books

In the 1940s, an elite team of mathematicians and scientists started working on a project that would carry the U.S. into space, then on to the moon and Mars. They would eventually become NASA's Jet Propulsion Laboratory (or JPL), but here's what made them so unusual: Many of the people who charted the course to space exploration were women.

Nathalia Holt tells their story in her new book, Rise of the Rocket Girls: The Women Who Propelled Us, from Missiles to the Moon to Mars. Holt tells NPR's Ari Shapiro that the women worked as "computers."

Mitch Teich / WUWM

Writer Sara Baume visited Milwaukee recently to promote her first novel, Spill Simmer Falter Wither. It was published to critical acclaim in her home country of Ireland.

Miranda Paul / Millbrook Press

As the issues of race, gender, identity and culture percolate in a society that increasingly aims to be inclusive, so does the realm of children’s literature.  It’s a discussion that the Wisconsin chapter of the Society of Childrens’ Book Writers and Illustrators has taken on in the form of a diversity initiative.

Middle aged people often find themselves asked to provide care and support to aging and increasingly infirm parents – many of whom do not want to leave their homes to enter full time nursing home care. The stress many of those children feel is usually compounded by also needing to hold down a full time job at the same time.

In the late nineteenth century, civil rights pioneers Susan B. Anthony and Frederick Douglass lived near each other in Rochester, NY. They were friends and often supported each other as they fought for the rights of women and African Americans in America.

Penguin Random House Publishers

What happens when everything you know to be true, isn’t? How do you cope? Where do you turn? Who do you become? In her first novel, Noah’s Wife, author and Milwaukee native Lindsay Starck tackles questions of identity and faith.

Harper Lee, the author of the classic novel To Kill a Mockingbird, has died in her hometown of Monroeville, Ala. The Pulitzer Prize-winning writer was 89.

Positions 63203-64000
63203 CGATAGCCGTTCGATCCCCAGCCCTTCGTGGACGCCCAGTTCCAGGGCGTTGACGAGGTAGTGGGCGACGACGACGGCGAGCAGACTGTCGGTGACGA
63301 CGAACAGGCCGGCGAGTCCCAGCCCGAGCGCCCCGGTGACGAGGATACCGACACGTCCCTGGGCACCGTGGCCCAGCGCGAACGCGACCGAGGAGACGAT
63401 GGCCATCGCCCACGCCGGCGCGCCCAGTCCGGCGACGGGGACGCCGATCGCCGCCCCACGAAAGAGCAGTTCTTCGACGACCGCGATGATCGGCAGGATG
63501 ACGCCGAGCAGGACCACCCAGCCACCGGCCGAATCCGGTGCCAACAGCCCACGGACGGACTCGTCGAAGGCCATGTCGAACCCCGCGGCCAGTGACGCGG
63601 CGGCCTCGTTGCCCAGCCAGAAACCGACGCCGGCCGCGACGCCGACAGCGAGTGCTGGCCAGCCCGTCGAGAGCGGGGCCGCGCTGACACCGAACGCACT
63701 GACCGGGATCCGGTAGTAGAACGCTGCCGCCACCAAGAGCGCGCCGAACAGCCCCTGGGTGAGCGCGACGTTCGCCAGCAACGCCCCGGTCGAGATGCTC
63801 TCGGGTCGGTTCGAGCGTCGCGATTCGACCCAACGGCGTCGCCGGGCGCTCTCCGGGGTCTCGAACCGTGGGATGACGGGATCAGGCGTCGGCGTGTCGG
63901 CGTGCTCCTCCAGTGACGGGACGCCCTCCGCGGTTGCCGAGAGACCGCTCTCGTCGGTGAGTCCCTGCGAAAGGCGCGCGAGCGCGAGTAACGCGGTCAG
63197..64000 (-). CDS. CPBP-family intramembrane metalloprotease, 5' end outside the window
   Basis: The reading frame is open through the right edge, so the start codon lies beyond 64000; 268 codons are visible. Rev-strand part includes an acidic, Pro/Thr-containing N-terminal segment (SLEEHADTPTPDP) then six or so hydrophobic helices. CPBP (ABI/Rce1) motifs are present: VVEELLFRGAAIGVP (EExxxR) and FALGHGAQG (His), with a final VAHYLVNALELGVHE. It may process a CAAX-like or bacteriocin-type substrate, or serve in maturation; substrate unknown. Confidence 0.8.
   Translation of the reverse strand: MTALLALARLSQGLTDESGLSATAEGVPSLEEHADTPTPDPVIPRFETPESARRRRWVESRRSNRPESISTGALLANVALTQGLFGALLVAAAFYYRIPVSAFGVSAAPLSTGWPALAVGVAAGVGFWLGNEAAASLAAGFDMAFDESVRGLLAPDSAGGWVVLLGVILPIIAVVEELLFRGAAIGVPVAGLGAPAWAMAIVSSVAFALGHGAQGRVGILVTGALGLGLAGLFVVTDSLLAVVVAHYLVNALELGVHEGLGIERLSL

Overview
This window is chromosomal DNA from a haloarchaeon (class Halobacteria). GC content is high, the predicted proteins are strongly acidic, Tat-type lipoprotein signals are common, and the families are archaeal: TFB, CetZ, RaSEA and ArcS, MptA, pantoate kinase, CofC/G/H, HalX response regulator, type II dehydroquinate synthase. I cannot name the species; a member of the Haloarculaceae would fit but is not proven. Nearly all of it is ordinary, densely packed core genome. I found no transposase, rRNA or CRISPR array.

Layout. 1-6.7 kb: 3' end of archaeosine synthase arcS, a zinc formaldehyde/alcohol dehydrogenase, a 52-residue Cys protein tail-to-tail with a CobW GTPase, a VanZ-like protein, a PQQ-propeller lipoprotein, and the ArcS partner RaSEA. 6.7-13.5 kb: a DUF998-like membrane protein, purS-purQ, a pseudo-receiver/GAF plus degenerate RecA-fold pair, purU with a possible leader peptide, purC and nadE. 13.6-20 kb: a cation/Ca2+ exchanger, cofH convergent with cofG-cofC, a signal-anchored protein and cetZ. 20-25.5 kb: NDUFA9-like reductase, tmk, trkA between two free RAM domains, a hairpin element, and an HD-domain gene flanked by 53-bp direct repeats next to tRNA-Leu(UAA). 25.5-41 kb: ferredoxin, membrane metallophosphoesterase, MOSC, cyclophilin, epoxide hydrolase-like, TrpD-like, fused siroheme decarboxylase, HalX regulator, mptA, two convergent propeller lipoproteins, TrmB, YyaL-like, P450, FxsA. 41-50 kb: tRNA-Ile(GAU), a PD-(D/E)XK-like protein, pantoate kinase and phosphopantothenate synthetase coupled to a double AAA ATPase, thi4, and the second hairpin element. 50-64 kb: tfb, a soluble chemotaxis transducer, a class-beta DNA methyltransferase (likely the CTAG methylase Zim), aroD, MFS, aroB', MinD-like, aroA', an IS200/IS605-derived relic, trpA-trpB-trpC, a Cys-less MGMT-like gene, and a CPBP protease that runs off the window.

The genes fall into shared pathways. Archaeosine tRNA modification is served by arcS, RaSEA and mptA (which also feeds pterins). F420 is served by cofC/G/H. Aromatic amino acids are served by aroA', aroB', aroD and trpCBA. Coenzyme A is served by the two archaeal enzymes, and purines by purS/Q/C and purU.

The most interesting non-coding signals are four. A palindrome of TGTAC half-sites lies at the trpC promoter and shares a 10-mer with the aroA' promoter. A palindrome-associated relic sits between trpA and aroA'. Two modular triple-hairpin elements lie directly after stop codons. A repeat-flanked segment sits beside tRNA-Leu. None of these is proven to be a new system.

Monroeville city officials confirmed reports of Lee's death to Alabama Public Radio. Her publisher, HarperCollins, also confirmed the news to NPR.

Her famous novel about a young girl's experience of racial tensions in a small Southern town has sold tens of millions of copies and been translated into dozens of languages.

Chris Popio

The writer Harper Lee, who died this week, has been herself written about as much as any American writer in the last 75 years. 

SHARP Literacy

For nearly 20 years, Milwaukee-based Sharp Literacy has created books that help students learn through visual art. The 13th book in the We Love to Learn series is out now, and this one is a little different.

We all know about California’s Silicon Valley. A bunch of rockstar tech entrepreneurs who are changing the world through their innovations.

Throughout human history, there have been pockets in time and specific places that make a real impact on the way we live. Ancient Athens was home to geniuses like Plato and Socrates, whose contributions to philosophy changed the way the world thought. The Renaissance in Italy and Northern Europe created some of the greatest artists and innovators of all time.

Dark Dwarf / Flickr

Even people who didn’t major in the classics or theater history have some passing knowledge of the Trojan War.  Like any good epic story, it’s full of larger-than-life characters, revenge, lust and sacrifice.

Ever since Homer included it as part of his Odyssey, many of the stories have become fodder for other works of art.  Aeschylus is considered the first of the three great tragic dramatists of ancient Greece and his Orestia trilogy includes the story of the Trojan War. 

Courtesy of Dick Blau

Elephants are often among the biggest draws that to zoos around the world, including here in Milwaukee. The relationship between these wild animals living in captivity and their human caretakers is a complex one, and one that visitors generally don’t get to see.

lidiasitaly.com

Lidia Bastianich has offered a lot of advice to chefs and would-be chefs over the years. She’s hosted a half-dozen series of cooking shows on public television, authored almost a dozen cookbooks and owns Italian restaurants in three cities.

But she says her latest book offers something different. Comprised of a collection of recipes and lessons learned, Bastianich says her tenth book reflects what made her who she is.

Stoneboat Literary Journal

There are many different ways to write a poem, if you’re so inclined. There’s the sonnet. Or, if you lean towards the bawdy, there’s the limerick. Or if you’re wordy and think of yourself in ancient Greek terms, there’s the two-volume epic.

But for Milwaukee poet Mark Zimmermann, the form that has captured his fancy for the last decade is the lipogram. It’s a form in which the poet chooses to omit certain letters – like writing a poem without the letter B, for example. Zimmermann took it one step further and wrote poems about people that used only the letters in their names.

Viking Adult

Many glamorous heist movies have been made over the years, such as How to Steal a Million, The Thomas Crown Affair and Oceans Eleven.  They present an interesting quandary – the idea that you find yourself kind of rooting for people who are otherwise, well, breaking the law.

"I started to realize that real crime is not quite as glamorous as the stylized crime I so enjoyed as a kid. That was one of the main things that made me want to write what I'm going to paradoxically call a real heist story," says author Rebecca Scherm.

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